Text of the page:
Judge Upholds Order Against Grafton & Upton Railroad

  • Comments (17)
The Grafton & Upton Railroad crosses North Street.
The Grafton & Upton Railroad crosses North Street. Photo Credit: Jennifer Lord Paluzzi (file photo)

WORCESTER, Mass. ‒ A U.S. District Court judge on Friday continued the town of Grafton's cease-and-desist order against the Grafton & Upton Railroad until the case comes to trial on Jan. 14.

The decision prevents the railroad from moving four 120-foot, 80,000 gallon propane tanks onto its railyard in North Grafton.

Judge Timothy S. Hillman ruled the railroad may continue construction relating to the tracks but not preparation work for the tanks.

Attorney Ginny Sinkel Kremer, of Bowman & Penski, argued that the Town of Grafton was left in the dark on numerous decisions made by Jon Delli Priscoli, the owner of the Grafton & Upton Railroad, and so the town can not agree that the construction is pre-empted from local laws.  

She also argued:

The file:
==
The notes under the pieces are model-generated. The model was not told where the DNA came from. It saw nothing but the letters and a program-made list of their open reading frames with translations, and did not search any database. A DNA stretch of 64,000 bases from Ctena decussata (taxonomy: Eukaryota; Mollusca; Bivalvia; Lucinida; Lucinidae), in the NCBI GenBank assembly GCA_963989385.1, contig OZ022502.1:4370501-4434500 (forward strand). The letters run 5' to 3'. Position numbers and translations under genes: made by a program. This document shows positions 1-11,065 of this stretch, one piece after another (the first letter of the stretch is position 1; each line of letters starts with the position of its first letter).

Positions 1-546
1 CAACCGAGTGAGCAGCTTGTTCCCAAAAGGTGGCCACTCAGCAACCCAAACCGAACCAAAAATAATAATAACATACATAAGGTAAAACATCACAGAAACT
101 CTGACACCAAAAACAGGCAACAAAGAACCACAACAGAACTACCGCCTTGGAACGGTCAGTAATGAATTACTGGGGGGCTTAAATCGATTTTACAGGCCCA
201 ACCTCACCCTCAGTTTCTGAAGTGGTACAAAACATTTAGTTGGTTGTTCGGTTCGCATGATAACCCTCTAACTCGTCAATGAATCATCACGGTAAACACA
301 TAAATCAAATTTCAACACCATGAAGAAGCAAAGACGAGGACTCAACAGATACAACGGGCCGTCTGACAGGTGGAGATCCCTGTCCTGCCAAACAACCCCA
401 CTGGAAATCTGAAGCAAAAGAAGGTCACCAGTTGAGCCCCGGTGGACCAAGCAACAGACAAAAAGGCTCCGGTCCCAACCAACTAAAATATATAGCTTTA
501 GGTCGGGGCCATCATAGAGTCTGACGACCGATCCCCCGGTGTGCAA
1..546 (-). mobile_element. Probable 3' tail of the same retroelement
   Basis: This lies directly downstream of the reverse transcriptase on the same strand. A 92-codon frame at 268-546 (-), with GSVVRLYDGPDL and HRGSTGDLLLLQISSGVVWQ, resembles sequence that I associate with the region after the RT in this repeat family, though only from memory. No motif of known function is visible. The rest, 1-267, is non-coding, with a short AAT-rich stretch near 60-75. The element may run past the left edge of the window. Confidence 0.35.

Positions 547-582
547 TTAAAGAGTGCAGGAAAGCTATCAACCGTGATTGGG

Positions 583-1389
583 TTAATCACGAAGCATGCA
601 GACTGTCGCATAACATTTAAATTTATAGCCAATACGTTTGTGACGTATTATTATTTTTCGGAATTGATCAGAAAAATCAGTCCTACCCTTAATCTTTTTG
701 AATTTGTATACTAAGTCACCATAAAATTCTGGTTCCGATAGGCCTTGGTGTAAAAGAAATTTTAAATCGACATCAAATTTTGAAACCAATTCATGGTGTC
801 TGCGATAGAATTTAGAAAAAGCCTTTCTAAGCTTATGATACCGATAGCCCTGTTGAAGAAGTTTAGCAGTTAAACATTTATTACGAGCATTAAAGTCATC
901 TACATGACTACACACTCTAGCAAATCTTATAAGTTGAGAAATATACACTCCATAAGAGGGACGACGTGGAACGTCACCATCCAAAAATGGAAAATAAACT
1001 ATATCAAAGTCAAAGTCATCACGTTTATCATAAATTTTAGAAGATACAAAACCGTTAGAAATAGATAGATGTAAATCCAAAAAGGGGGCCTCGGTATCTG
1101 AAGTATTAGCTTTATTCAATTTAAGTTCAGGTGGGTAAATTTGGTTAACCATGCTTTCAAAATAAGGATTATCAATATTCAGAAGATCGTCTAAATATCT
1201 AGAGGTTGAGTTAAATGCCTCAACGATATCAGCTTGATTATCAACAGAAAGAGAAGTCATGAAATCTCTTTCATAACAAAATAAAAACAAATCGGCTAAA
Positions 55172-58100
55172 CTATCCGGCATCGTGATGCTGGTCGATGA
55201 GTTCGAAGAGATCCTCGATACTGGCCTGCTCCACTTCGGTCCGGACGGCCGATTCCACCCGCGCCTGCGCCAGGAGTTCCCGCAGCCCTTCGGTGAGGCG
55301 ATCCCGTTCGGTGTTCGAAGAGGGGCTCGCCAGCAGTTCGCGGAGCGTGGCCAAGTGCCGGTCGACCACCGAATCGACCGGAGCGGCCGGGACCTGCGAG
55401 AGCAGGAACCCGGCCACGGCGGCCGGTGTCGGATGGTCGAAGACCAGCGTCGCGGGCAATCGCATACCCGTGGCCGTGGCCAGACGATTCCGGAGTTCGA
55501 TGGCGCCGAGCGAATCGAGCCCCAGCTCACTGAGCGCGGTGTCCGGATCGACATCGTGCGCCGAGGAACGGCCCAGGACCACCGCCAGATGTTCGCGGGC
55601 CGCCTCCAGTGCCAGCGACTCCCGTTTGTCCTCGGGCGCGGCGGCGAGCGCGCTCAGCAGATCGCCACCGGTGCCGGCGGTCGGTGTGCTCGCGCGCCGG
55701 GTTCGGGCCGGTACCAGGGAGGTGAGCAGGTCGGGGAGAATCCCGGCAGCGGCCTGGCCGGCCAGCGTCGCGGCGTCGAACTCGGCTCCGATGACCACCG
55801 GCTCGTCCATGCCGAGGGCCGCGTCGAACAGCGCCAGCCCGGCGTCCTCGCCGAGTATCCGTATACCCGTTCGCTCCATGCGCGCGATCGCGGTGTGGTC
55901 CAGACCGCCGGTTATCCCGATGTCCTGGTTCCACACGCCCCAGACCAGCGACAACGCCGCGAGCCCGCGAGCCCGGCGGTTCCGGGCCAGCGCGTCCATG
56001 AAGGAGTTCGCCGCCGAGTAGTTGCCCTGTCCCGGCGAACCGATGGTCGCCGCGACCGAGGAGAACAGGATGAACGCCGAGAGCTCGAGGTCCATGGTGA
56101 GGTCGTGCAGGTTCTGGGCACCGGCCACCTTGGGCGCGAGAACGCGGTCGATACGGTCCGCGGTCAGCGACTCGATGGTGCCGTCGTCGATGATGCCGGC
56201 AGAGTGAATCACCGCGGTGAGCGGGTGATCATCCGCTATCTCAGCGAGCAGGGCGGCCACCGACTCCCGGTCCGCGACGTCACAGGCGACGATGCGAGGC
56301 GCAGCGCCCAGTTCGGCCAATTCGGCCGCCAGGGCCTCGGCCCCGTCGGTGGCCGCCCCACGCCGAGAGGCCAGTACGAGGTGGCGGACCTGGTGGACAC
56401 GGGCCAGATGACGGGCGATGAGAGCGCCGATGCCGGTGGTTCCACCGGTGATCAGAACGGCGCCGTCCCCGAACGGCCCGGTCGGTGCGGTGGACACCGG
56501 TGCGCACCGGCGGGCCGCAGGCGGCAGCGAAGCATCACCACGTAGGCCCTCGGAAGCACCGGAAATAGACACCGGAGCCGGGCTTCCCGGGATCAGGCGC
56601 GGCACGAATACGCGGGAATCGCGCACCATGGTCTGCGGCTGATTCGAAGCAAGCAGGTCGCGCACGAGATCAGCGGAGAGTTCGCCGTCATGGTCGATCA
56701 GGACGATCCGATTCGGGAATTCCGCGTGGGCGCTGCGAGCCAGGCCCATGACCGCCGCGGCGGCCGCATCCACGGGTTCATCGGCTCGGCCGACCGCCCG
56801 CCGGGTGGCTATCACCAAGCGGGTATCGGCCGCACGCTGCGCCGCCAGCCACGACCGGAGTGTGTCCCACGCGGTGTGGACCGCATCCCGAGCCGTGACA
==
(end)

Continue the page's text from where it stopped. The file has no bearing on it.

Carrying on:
• The town was uninformed about the date, route, and time when the first tank was to be delivered.
  • That the cease-and-desist order stand until the Surface Transportation Board can rule on the question of pre-emption.
  • That the liquid propane tanks are a hazard to a local water supply and the neighbors.
  • That storing 320,000 gallons of propane does not "look like transportation". 

Attorney John A. Mavricos, of Christopher, Hays, Wojck & Mavricos, argued  that the Federal Railway Administration has oversight of the construction, plus federal and state fire marshals.

He also argued:

  • That the railroad would never load any propane on site until the tanks passed inspection from the fire marshals.
  • That allowing empty tanks to sit on site could not possibly do harm to anyone. 
  • That the nearby water source would be safe because for propane to stay in liquid form the air temperature must be minus 45 degrees Fahrenheit. "It would have to be a cold day in hell for propane to spill into the water," he said.